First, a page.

I feature this response at length because it got my gears turning, thinking about our relationships with the media and how it colors our relationships with each other. In short, it got me thinking about Facebook fights.

Many of us have felt pulled into an argument in an online space like Facebook. Sociolinguistic norms shift when we’re not face-to-face. It’s easier to be meaner, to feel attacked, and to easily lose sight of the ultimate goal, which is—or at least should be—greater understanding of a wider variety of views for all involved.

A common ploy in these bloodbaths masquerading as discussions is dismissing a source of information wholesale that someone has used to back a claim. It can feel like an efficient way to shut the whole thing down and get back to the rest of your life.

But here’s the rub: Any time you make a blanket statement discrediting an entire media outlet instead of the ideas it has expressed, you’re employing a logical fallacy called an ad hominem attack. You’re foregoing sound logic.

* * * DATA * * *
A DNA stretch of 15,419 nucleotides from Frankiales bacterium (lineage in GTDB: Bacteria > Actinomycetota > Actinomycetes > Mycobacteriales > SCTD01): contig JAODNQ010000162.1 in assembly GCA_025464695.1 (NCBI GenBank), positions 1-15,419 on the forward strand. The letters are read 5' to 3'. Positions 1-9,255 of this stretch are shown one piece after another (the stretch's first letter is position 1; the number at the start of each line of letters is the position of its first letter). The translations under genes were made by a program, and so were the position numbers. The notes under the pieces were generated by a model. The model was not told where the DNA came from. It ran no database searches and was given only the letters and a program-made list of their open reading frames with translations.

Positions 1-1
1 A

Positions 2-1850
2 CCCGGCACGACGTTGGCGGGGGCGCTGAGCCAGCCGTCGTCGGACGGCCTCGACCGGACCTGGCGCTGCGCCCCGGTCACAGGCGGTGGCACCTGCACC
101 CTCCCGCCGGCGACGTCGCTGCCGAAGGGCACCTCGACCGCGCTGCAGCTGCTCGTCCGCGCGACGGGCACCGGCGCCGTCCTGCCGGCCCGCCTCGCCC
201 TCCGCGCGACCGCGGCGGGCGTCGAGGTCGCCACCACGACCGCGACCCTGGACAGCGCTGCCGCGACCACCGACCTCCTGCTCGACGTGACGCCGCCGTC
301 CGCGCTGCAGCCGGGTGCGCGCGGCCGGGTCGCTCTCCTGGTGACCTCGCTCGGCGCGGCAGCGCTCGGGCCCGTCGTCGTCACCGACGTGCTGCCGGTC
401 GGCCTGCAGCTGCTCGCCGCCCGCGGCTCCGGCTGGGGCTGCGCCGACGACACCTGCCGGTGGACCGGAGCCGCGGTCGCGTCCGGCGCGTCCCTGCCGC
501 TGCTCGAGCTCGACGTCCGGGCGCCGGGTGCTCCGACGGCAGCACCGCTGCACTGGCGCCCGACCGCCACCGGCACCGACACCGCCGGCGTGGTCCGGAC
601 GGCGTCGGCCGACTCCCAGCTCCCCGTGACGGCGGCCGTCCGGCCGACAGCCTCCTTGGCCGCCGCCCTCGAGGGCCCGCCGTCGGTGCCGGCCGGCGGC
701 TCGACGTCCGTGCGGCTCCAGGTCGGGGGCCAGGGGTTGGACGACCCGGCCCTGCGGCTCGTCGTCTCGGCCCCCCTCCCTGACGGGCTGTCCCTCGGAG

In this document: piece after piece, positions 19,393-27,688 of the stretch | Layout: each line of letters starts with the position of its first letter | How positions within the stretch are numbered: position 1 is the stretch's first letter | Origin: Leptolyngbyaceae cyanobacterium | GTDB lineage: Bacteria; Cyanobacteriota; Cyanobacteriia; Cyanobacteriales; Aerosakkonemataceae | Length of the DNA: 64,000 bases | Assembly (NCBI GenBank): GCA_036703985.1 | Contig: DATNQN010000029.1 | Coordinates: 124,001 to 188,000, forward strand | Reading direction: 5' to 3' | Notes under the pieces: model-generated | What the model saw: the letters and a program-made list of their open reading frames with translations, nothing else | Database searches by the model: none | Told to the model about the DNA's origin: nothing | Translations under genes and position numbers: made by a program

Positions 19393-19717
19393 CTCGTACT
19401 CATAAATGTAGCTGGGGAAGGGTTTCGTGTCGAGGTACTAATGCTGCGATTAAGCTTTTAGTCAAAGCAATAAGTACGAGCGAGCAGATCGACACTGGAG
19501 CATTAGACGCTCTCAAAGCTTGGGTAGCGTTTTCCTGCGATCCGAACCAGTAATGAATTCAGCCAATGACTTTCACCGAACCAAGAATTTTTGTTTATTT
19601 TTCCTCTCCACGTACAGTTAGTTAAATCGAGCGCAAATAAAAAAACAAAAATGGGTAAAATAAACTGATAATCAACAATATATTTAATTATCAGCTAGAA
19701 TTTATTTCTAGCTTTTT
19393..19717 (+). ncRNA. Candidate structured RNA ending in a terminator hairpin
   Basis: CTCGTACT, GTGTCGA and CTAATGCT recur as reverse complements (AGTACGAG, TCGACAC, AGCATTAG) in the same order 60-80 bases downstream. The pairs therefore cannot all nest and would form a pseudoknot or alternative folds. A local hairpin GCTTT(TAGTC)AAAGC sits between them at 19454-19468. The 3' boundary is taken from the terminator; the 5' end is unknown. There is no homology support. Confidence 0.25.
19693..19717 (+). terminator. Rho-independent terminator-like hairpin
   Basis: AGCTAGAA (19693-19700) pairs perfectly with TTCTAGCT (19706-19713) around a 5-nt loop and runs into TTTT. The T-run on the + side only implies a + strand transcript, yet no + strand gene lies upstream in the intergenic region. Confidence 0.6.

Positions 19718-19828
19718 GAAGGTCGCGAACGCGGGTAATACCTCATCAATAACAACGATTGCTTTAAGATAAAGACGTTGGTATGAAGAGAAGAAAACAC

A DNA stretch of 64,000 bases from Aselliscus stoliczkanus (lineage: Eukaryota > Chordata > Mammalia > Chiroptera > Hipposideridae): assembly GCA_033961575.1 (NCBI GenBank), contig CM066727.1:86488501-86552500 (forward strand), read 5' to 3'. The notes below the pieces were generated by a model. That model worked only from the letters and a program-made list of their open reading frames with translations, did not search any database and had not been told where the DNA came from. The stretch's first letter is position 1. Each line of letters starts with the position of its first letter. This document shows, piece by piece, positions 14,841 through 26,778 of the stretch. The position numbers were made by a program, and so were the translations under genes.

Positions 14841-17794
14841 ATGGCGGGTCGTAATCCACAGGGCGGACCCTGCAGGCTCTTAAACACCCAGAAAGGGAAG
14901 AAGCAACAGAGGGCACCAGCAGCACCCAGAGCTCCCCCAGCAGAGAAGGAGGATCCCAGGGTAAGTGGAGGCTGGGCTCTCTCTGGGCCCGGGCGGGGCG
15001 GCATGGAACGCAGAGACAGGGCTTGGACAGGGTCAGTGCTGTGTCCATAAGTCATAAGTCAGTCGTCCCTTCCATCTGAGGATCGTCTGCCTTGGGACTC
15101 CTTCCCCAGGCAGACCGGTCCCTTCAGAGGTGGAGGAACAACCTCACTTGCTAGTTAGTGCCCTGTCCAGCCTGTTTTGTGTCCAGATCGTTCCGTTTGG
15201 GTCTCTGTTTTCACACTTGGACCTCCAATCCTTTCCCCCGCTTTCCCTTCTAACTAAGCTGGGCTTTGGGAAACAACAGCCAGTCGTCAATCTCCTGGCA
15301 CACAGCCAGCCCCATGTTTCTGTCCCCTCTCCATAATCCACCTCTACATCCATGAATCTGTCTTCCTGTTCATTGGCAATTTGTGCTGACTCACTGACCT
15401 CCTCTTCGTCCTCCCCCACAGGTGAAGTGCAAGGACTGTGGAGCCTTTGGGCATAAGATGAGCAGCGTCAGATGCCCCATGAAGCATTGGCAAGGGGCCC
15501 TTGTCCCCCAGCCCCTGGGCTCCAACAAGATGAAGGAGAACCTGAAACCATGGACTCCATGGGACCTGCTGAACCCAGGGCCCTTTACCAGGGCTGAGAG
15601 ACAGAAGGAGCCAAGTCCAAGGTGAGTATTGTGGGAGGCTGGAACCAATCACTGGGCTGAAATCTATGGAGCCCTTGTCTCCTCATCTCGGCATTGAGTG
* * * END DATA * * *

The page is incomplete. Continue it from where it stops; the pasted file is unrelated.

Let’s try an example: Your friend has posted something about the threat of nuclear war between the USA and North Korea. And then your friend’s Uncle Al adds a link to a Fox News article titled something like “Opinion: Ridiculous Snowflakes Fear Nonexistent Threat of Nuclear War with North Korea.” Please switch out the word “Fox” for “Mother Jones” above and the word “Snowflakes” for “Deplorables” if it helps you better engage with this scenario.

You know how the next part goes. Everyone—you included—piles on Uncle Al to tell him he’s an idiot for believing anything from Fox News/Mother Jones, that Fox News/Mother Jones is ill-informed, sensationalist trash.

Here’s what you’re all really trying to say to Uncle Al: “I don’t believe the content of this article is objectively accurate.”

Here’s what Uncle Al is likely hearing, though: “I don’t believe you are capable of reading through bias or fact-checking sources.”

We can all read through bias and fact check our sources, Uncle Al included. Over time spent consuming media from many different outlets, we may come to respect some more and others less. We are entitled to our preferences. We are allowed to frequent news sites that make that reading through bias and fact checking easy for us.